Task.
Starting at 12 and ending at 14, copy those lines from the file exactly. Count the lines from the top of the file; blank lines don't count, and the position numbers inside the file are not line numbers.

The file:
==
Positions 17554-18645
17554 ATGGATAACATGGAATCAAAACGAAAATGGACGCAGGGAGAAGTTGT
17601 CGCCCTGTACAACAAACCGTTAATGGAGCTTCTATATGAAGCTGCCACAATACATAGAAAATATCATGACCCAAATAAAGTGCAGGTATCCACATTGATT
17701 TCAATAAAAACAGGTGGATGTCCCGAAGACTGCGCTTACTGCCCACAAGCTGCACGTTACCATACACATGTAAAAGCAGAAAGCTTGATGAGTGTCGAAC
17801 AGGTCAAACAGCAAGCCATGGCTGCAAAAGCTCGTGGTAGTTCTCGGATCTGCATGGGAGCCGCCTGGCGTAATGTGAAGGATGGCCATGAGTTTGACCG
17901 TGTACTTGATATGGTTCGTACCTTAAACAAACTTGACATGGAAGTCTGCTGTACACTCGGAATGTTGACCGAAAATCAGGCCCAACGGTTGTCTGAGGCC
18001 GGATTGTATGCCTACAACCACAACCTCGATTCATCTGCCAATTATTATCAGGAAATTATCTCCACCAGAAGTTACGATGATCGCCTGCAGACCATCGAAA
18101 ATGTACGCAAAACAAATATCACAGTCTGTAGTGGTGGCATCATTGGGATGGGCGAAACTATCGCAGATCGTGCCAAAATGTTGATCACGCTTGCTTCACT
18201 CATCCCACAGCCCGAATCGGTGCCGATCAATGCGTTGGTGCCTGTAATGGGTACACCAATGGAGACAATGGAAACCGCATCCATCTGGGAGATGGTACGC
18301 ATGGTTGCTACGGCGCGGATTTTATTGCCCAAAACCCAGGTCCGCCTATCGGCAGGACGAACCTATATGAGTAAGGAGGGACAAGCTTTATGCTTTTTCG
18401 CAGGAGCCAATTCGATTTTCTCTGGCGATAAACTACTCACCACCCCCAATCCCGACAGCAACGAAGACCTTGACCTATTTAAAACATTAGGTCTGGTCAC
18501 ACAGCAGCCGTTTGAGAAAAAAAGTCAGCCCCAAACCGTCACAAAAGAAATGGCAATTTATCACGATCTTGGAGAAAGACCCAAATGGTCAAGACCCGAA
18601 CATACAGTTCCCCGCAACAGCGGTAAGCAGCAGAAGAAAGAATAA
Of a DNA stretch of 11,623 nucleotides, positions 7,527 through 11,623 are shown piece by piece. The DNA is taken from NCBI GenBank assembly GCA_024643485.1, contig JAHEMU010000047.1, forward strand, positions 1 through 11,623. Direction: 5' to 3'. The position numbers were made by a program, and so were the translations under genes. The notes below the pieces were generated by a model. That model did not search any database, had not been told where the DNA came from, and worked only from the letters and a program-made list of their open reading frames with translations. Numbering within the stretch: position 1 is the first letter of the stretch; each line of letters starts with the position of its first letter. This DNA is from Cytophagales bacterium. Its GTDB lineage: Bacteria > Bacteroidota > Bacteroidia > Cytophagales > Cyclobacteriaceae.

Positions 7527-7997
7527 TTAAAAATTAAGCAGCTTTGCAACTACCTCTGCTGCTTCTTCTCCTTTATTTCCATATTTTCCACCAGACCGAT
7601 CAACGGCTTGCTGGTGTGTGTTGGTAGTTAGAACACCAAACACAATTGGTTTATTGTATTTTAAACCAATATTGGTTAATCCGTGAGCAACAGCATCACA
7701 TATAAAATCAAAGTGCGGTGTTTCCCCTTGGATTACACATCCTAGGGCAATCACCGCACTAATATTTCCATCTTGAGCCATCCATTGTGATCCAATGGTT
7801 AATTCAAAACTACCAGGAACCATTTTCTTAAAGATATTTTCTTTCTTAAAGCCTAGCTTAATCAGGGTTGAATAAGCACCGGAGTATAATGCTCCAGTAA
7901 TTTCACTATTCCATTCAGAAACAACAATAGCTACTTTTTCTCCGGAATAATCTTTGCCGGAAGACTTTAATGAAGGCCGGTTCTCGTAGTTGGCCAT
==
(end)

18501 ACAGCAGCCGTTTGAGAAAAAAAGTCAGCCCCAAACCGTCACAAAAGAAATGGCAATTTATCACGATCTTGGAGAAAGACCCAAATGGTCAAGACCCGAA
18601 CATACAGTTCCCCGCAACAGCGGTAAGCAGCAGAAGAAAGAATAA
Of a DNA stretch of 11,623 nucleotides, positions 7,527 through 11,623 are shown piece by piece. The DNA is taken from NCBI GenBank assembly GCA_024643485.1, contig JAHEMU010000047.1, forward strand, positions 1 through 11,623. Direction: 5' to 3'. The position numbers were made by a program, and so were the translations under genes. The notes below the pieces were generated by a model. That model did not search any database, had not been told where the DNA came from, and worked only from the letters and a program-made list of their open reading frames with translations. Numbering within the stretch: position 1 is the first letter of the stretch; each line of letters starts with the position of its first letter. This DNA is from Cytophagales bacterium. Its GTDB lineage: Bacteria > Bacteroidota > Bacteroidia > Cytophagales > Cyclobacteriaceae.